On Wednesday, a bankruptcy attorney for FTX told a federal judge that the exchange has recovered more than $5 billion in cash and crypto assets — significantly more than the company previously said it had on hand. The announcement raised hopes that FTX might be able to return some money to its millions of creditors and customers around the world.

Andrew Dietderich, an attorney at Sullivan & Cromwell, also told the judge overseeing FTX’s bankruptcy in Delaware that the legal team has identified more than nine million customer accounts at the crypto exchange.

In an email after the bankruptcy hearing, Mr. Dietderich said that of the $5 billion in newly recovered assets, roughly $1.7 billion was in cash.

He said the newly recovered assets did not include an estimated $20 million in cash and $484 million in stock in the online trading company Robinhood that federal prosecutors seized from a separate company Mr. Bankman-Fried set up in Antigua. He also said that FTX’s new management believes that the Robinhood shares and seized money should be distributed to FTX’s creditors.

FTX is also exploring whether it could sell about $4.6 billion in investments the company has made in other businesses, mostly crypto companies.

In his statement on Thursday, Mr Bankman-Fried said he had previously offered to “put almost all of his personal shares in Robinhood to clients” if FTX agreed to help him pay his legal bills. He recently filed in bankruptcy court, arguing that those shares are his personal property and that he needs to sell some of them to pay his lawyers.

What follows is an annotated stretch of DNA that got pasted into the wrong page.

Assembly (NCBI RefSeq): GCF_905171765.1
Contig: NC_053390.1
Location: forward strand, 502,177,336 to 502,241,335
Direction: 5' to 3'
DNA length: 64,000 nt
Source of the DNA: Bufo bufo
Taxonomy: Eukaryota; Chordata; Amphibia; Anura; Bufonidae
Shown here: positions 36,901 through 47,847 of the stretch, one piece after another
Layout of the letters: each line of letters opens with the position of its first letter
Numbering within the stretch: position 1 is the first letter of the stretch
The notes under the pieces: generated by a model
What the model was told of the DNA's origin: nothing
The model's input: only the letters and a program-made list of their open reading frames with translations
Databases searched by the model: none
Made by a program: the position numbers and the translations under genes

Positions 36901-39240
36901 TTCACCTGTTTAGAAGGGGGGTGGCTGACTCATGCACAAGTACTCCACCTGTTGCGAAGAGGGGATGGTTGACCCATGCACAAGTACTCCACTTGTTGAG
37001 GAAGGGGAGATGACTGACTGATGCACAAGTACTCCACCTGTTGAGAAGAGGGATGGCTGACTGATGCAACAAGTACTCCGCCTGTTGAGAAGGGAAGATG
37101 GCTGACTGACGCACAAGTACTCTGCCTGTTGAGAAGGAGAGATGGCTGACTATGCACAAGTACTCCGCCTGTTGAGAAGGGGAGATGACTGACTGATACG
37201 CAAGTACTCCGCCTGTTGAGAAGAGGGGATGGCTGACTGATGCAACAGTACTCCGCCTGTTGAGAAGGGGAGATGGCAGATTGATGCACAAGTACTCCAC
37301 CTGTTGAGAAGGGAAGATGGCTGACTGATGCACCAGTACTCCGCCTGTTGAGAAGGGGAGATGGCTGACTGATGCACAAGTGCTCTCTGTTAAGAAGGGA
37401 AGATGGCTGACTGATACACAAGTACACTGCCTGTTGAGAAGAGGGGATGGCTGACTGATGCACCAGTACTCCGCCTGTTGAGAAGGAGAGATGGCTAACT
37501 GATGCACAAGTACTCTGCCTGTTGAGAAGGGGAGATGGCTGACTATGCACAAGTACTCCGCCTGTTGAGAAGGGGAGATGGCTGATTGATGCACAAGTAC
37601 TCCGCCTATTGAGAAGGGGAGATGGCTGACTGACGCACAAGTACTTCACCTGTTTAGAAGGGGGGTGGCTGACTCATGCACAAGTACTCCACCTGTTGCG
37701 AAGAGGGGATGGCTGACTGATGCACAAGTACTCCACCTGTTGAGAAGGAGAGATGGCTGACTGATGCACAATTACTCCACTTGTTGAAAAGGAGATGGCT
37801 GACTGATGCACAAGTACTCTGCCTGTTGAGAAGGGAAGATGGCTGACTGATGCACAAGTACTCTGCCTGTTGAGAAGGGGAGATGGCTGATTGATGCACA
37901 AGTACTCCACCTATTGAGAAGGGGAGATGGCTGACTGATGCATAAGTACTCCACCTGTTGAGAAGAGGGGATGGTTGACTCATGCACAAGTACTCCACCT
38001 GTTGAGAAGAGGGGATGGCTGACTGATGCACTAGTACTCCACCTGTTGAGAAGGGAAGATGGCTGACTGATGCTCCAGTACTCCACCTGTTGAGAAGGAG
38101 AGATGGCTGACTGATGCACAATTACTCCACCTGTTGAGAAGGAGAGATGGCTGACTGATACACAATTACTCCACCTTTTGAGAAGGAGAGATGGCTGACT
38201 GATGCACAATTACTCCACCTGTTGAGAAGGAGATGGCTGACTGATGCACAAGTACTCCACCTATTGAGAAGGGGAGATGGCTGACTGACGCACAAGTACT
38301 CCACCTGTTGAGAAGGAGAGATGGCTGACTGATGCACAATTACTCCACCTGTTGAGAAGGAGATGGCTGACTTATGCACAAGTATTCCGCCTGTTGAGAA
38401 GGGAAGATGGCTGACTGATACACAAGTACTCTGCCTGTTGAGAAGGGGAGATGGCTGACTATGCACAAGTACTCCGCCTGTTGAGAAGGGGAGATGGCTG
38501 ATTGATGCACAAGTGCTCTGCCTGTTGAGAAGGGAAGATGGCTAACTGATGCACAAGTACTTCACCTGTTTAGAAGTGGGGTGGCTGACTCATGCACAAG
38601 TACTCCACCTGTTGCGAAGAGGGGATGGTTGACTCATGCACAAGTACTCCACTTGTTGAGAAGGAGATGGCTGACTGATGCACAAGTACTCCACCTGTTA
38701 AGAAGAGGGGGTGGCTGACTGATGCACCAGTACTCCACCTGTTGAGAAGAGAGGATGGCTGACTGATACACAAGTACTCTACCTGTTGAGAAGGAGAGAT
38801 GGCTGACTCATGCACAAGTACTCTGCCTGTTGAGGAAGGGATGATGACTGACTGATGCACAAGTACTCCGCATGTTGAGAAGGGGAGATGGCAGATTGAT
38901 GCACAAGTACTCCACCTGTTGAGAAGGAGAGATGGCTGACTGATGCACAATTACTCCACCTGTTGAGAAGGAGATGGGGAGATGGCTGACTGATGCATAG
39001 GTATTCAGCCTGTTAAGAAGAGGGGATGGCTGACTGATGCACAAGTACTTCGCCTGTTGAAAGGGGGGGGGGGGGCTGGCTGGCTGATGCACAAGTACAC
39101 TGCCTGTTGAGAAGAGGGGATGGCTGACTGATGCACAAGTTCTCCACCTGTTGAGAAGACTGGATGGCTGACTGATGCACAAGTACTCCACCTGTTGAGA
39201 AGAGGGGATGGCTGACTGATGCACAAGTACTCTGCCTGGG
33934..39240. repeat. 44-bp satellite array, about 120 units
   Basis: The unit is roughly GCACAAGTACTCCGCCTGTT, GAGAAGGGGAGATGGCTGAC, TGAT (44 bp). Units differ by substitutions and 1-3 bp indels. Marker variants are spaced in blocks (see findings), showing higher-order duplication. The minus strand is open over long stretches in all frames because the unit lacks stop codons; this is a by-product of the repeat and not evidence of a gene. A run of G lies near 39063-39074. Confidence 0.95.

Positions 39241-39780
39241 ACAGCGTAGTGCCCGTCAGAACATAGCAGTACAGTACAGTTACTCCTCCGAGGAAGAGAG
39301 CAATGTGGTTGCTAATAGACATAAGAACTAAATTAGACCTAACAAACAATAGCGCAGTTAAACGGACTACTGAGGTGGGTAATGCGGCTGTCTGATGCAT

Mr Bankman-Fried also accuses Sullivan & Cromwell, which did legal work for FTX before the stock market collapse, of pressuring him to put the company into bankruptcy and allowing a restructuring lawyer, John Jay Ray IIIpoems for him.

In his statement, Mr. Bankman-Fried included excerpts from what appeared to be financial statements and balance sheets for FTX. Mr. Ray, in bankruptcy court, devastated former FTX management and said there was a “complete failure of corporate control” and the company’s financial statements should not be trusted.

Moira Penza, a former federal prosecutor now in private practice, said Mr. Bankman-Fried’s post was a gift to prosecutors and certainly created headaches for his legal team.

“The most powerful evidence a prosecutor can have is the defendant’s own words, and Bankman-Fried is giving the government a gift,” Ms. Penza said. “If I was prosecuting the case, I’d want him to keep talking, and if I was defending him, I’d tell him to shut up.”

After FTX collapsed, Mr. Bankman-Fried gave a series of interviews about the implosion. But since he was released on bail last month, he has been relatively quiet, except for a a few tweets, so far. He has entertained a handful of visitors at his parents’ home, including author Michael Lewis, who is writing a book about him; YouTube’s crypto personality Tiffany Fong; and a reporter for the online publication Puck.

In his post, Mr. Bankman-Fried said he had hoped to respond in detail to the allegations against him much earlier, starting with testimony he planned to give to the House Financial Services Committee on Dec. 13.

“Unfortunately, the DOJ decided to arrest me the night before, pre-empting my testimony with a completely different news cycle,” he wrote, referring to the DOJ.